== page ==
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I was reading my differential equation book and there is a theorem I am having trouble understanding. What do they mean by this?

An $n\times n$ matrix $A$ has at least one and at most $n$ distinct complex eigenvalues.

If I were to have a matrix with an eigenvalue of distinct real roots how can that matrix also have at least one complex eigenvalue?

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Real numbers are complex. But they are not imaginary. (Unless it's zero... maybe) –  Stuart Nov 27 '12 at 2:48
    
@Stuart but I thought complex numbers are imaginary numbers? –  Q.matin Nov 27 '12 at 2:51
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@Q.matin, not at all. If you use imaginary as in the common language, they're really not more imaginary than $\,3, 1/4, -16.35\,$ ,etc. If you're using the term imaginary as in the theory, a complex number $\,x+iy\,\,\,,\,\,x,y\in\Bbb R\,$ is imaginary iff $\,x=0\,\,,\,y\neq 0\,$ –  DonAntonio Nov 27 '12 at 2:56

3 Answers 3

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By a complex number, they mean any number of the form $x + iy$, where $x,y$ are real numbers. To understand why this theorem is true, we need to realize that we solve for the eigenvalues of a matrix $A$ by calculating the zeros of its characteristic polynomial, which is going to be an $n$th degree polynomial if $A$ is $n \times n$.

Every $n$th degree polynomial has at least one distinct zero and at most $n$ distinct zeros, if you allow the zeros to be complex, and hence the matrix $A$ has at least one complex eigenvalue and at most $n$ of them. Note that both real numbers and imaginary numbers are complex, so this theorem is not placing any restrictions on having real eigenvalues.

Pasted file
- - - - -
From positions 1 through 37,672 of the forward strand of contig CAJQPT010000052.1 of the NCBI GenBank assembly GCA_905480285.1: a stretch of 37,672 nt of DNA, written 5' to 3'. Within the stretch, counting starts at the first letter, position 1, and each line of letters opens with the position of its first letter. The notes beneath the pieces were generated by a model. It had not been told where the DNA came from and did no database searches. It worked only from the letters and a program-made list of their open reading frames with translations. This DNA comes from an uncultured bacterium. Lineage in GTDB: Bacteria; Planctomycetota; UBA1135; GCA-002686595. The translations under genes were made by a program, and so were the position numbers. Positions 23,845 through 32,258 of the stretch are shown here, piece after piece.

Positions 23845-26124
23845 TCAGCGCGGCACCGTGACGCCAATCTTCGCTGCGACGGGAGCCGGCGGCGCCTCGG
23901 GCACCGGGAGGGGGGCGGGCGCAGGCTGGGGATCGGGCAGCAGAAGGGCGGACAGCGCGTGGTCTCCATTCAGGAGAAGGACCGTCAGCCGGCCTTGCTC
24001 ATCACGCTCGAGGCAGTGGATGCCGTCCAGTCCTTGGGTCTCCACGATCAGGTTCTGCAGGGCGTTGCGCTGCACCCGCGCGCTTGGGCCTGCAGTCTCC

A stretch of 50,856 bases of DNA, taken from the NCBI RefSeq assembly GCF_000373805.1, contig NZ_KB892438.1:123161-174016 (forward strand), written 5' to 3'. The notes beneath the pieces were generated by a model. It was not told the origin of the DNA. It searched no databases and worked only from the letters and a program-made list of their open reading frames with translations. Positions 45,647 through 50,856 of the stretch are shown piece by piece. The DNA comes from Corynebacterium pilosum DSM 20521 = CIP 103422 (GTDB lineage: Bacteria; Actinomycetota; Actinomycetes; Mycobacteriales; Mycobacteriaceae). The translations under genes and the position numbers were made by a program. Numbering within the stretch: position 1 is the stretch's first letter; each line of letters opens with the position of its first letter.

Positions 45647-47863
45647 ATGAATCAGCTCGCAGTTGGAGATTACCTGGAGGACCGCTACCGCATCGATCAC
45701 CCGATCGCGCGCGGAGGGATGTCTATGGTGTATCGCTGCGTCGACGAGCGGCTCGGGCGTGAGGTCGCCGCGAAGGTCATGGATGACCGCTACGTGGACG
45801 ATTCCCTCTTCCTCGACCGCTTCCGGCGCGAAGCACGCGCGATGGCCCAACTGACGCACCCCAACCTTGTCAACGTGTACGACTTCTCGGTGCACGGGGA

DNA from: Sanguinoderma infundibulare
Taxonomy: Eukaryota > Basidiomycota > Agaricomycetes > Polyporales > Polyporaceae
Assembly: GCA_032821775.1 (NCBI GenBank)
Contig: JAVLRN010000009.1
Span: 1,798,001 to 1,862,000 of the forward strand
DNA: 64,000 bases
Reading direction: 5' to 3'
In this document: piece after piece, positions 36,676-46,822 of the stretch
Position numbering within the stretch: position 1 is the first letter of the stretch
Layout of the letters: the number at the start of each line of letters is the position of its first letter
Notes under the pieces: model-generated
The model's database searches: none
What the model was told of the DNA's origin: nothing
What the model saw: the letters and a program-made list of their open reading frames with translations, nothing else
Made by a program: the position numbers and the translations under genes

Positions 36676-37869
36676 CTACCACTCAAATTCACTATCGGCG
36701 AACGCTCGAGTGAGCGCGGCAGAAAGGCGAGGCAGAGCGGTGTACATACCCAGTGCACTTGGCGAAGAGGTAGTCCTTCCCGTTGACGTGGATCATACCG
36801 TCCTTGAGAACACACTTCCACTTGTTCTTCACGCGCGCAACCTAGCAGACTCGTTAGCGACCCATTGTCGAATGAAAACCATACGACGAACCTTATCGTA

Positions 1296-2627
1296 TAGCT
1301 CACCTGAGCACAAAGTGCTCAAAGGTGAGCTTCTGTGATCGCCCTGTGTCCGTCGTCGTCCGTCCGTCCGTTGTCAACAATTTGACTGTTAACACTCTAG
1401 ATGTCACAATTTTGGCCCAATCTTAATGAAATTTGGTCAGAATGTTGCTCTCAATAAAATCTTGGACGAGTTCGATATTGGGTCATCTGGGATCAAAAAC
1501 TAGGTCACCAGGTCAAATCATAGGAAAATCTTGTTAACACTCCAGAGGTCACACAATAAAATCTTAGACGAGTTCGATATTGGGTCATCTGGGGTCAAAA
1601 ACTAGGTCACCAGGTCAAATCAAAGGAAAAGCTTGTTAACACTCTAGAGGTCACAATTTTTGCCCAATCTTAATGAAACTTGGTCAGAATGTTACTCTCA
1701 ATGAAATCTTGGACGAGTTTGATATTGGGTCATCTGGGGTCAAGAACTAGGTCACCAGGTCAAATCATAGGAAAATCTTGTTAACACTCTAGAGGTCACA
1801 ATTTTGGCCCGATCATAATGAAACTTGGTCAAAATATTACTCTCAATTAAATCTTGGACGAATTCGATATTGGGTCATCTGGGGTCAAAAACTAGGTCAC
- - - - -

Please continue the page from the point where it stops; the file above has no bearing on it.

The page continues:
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When you say "if you allow the zeros to be complex" does that mean that zero is a complex number which is why they said it has at least one complex number? –  Q.matin Nov 27 '12 at 3:05
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By a zero, I mean a point at which the polynomial is equal to zero. For example, if the characteristic polynomial of $A$ is $x^2 + 2x + 5$, then there no real zeros, but if you allow complex zeros, then the zeros are $-1 + 2i$ and $-1 - 2i$. –  Christopher A. Wong Nov 27 '12 at 3:12

The characteristic polynomial for a matrix $A$ is given by $$\operatorname{det}(\lambda I-A).$$ The roots of this polynomial are the eigenvalues. This polynomial has degree $n$, which implies by the fundamental theorem of algebra that there are exactly $n$ eigenvalues, including repetition.

If all eigenvalues are distinct, then there are $n$ distinct values. If all eigenvalues are equal, then there is only one eigenvalue.

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Thanks! I am going to read that wiki article you provided now to understand it more fully. –  Q.matin Nov 27 '12 at 3:08

The theorem follows if we take the characteristic polynomial of the matrix $\,A\,$ of order $\,n\times n\,$: this is a complex polynomial and from the Fundamental Theorem of Algebra we know this polynomial has exactly $\,n\,$ roots, counting multiplicites, and this means exactly that the polynomial has at least one complex root = at least one eigenvalue, and at most $\,n\,$ different ones=at most $\,n\,$ different eigenvalues..

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What do you mean by "counting multiplicites, and this means exactly the pol"? –  Q.matin Nov 27 '12 at 3:06
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Changed slightly the wording so that perhaps this time is clearer. –  DonAntonio Nov 27 '12 at 3:19

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